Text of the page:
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Quella Vecchia Locanda - Quella Vecchia Locanda CD (album) cover


Quella Vecchia Locanda


Rock Progressivo Italiano

4.14 | 349 ratings

From, the ultimate progressive rock music website

4 stars This is a nice blues rock album with a lot of input from classically trained musicians and composers. The presence of flutes, violins, and clarinet make it a little more interesting. The drums and bass play make it sound rather dated.

1. "Prologo" (5:01) plays like a prog epic with its many, many small themes, sections, twists and turns, classical and rock. Fine musicianship and vocals, but just a little too busy and nonsensical to me. (9/10)

2. "Un villagio, un'illusione" (3:53) after the radical twisting and turning of the opening song, the fairly straightforward and steady arrangement of this one is a bit of a surprise. (7.5/10)

3. "RealtÓ" (4:14) has very delicate, nylon-string guitar opening with matching vocal, before a heavier LED ZEPPELIN- like blues rock chord progression takes us into a chorus. Repeat one more time and then the song shifts into a still gentle, almost folk-classical instrumental section. Return to A-B format for the final minute or so. Beautiful song. (9.5/10)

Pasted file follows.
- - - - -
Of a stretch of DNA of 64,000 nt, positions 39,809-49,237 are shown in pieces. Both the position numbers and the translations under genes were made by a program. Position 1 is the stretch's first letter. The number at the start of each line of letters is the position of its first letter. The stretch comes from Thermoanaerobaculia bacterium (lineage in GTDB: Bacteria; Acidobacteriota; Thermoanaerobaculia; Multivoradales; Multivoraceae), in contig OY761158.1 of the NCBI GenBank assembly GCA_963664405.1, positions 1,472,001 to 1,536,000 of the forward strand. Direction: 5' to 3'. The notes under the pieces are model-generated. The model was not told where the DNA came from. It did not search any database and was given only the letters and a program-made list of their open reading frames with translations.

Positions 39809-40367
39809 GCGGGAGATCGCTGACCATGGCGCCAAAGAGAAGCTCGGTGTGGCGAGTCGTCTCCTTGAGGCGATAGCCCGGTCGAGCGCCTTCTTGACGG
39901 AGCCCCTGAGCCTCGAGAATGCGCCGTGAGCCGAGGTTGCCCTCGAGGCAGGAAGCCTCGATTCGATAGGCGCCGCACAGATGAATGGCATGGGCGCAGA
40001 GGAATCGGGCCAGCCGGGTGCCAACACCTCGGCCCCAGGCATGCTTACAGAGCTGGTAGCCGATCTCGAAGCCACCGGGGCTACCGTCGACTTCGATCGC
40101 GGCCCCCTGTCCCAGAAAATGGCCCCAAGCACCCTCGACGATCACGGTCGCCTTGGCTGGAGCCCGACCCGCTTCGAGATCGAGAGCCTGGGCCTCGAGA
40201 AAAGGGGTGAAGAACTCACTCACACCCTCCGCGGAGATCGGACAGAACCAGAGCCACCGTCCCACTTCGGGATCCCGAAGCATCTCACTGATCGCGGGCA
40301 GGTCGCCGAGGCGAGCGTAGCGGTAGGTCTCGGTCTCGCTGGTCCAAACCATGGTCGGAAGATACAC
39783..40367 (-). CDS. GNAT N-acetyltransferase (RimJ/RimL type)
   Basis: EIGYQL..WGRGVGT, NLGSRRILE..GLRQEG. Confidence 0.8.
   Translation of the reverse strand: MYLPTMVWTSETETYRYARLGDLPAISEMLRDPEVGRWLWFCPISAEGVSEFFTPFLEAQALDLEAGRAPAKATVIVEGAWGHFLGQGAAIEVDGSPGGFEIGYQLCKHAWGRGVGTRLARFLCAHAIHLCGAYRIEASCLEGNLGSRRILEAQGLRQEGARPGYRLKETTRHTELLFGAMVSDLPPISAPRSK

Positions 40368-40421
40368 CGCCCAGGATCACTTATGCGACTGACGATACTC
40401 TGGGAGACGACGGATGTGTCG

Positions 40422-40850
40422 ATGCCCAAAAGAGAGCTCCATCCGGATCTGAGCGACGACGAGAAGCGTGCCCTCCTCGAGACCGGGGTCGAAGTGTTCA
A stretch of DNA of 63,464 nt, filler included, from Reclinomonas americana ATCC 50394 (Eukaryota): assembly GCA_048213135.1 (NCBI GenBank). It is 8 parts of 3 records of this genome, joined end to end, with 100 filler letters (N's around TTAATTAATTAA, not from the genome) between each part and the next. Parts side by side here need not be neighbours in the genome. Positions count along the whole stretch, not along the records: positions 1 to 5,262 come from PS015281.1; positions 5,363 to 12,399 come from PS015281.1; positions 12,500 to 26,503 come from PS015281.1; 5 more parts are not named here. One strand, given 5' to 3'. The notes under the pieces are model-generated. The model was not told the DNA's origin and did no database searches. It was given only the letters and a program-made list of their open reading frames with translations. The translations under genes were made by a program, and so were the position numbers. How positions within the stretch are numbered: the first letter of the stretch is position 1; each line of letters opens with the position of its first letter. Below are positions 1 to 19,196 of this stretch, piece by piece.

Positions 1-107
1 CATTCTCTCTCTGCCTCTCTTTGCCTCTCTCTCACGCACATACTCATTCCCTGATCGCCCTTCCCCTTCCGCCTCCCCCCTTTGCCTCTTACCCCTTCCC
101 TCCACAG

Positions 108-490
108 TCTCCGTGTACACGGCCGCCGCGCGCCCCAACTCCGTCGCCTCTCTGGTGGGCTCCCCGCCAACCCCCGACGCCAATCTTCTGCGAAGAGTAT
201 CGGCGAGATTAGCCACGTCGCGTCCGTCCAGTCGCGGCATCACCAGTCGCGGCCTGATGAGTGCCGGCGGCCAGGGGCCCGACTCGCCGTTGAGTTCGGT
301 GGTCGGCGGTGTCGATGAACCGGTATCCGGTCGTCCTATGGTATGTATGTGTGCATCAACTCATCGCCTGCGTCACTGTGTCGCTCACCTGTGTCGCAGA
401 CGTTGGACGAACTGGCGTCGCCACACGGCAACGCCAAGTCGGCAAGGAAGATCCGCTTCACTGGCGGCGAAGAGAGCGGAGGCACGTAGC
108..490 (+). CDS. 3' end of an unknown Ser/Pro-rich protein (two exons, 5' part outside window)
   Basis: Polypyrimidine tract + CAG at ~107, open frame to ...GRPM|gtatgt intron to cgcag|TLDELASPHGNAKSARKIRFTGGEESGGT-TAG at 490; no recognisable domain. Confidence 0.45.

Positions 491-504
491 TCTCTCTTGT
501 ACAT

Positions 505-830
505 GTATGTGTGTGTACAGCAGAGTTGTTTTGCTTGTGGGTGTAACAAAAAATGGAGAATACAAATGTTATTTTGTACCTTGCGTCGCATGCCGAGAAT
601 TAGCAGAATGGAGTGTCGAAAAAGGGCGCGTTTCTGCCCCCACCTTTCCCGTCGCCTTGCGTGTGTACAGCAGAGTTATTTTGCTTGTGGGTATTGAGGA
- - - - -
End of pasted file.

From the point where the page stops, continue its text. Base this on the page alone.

4. "Immagini sfuocate" (2:57) opens with demonic sounding organ play, moving into a sustained crescendo within which flutes, electric bass, violin, and guitar add their spice. When we finally come out of the worm hole, we find ourselves in classic blues rock in the vein of SPIRIT or RARE EARTH. (8.5/10)

5. "Il cieco" (4:12) opens with a dated rock sound feel but then moves into a softer, flute-dominated section in the second minute. Piano and percussion bring us out into a kind of JETHRO TULL "Locomotive Breath" sound and style. The final 30 seconds are spent in more plaintive classical mode. (8/10)

6. "Dialogo" (3:43) another classically-infused blues rock tune that breaks for an interesting final minute of vocal 'dialogue'. (8.5/10)

7. "Sogno, risveglia e" (5:16) Easily the best song on the album, for its classical themes at the beginning--played on piano and strings--which then set up the entire beautiful song. Solo violin and flute take over the largo melody play in the third minute before the violin tracks fire it up a bit. At 3:30 vocalist sings over his piano, alternating with strings' input. The song returns to the gorgeous spacious piano theme for the final 45 seconds. (9.5/10)

An album that does a fairly competent job of melding classical music instruments and compositional styles and themes with rock instruments and formats. It would have been better if the rock compositionship was a little beyond fairly simple, straightforward blues rock formats.

A near-masterpiece of classically-infused blues ("progressive") rock.

BrufordFreak | 4/5 |


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